Book: Unstuff Your Life

There was a book I read recently – Unstuff Your Life, by Andrew J. Mellen – that talked about organization. It was a very good book. One of the things that it discussed, that I have noticed more and more in recent works on organization and personal finance, is having the stuff in your life, including your money, all going in the same direction. Basically, you need to figure out what’s important to you and make sure that all of the stuff you have helps you in ways that support your values and goals.

This book had a unique exercise in it. Most books of this nature have you try to come up with things that are important to you on your own. This can lead to you saying that your latest fad interest is one of your true, life’s values. I know I’ve been guilty of that. This book gave you a list. A pretty comprehensive list of over 100 values like flexibility,  freedom, wealth, spirituality, love, leadership, and quality. The author asked you to choose 15 that were important to you. There were a couple of exercises and then he asked you to pick the five that you absolutely could not live without. Not the ones you thought were important, or the ones that “spoke to you”, but the things you absolutely could not live without. Those are your core values. He had already had you make a list of things that you did or were interested in doing for fun or as a job. Then he had you go back through that list and see what served your core values and what didn’t. It was an eye opening exercise. It gave me a list that truly “spoke to me” in ways that weren’t limited to what I do for fun, or what my current interests are. I looked at this list and realized that I have lived my entire life by these five values. Not bad for a book on organization.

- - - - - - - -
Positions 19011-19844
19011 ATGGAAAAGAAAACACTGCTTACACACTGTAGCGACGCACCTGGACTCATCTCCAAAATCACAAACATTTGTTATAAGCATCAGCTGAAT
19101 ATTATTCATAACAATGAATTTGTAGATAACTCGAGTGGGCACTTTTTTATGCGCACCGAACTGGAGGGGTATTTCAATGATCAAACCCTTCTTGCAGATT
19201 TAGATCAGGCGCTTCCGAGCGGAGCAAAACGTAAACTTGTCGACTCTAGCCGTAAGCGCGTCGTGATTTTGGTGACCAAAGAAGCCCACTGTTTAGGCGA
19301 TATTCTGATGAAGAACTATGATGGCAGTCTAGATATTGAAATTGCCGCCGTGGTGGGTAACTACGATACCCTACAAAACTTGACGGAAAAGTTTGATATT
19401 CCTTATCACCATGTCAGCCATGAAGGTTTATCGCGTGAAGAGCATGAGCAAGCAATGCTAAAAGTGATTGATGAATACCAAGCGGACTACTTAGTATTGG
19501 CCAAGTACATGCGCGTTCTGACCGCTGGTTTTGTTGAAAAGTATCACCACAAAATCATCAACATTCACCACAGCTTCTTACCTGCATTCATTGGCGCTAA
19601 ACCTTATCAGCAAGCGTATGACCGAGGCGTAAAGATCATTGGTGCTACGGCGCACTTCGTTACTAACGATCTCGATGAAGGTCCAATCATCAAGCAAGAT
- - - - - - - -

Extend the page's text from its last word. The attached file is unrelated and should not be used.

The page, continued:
The rest of the book is good, too. His mantras are: everything has one home, and like goes with like. Basically, you need to find the one place that your type of stuff lives and keep it there. Return it to it’s home when you are done with it. The other half of that is that like goes with like. If you have six pairs of shoes, they shouldn’t live each scattered to a different home, they should live together (though winter boots can live with winter things until they are needed). The point is that, if you know where one of something is, you should be able to find things similar to it in the same area. You will be clearing out your kitchen cabinets over the course of a day or two, sorting mail more efficiently, and tackling your junk drawer (or room). The book inspired me to clear out our problem kitchen area and reorganize it so that like was with like and everything had a proper home.

This is one that I recommend. The author is very positive and non-judgmental. Wherever you are is a good place to start he seems to say, and you don’t need to run out and buy organizing systems or anything. You can once you’re organized if you think it will help, but it’s not necessary. Most important is having a system that will work for you.

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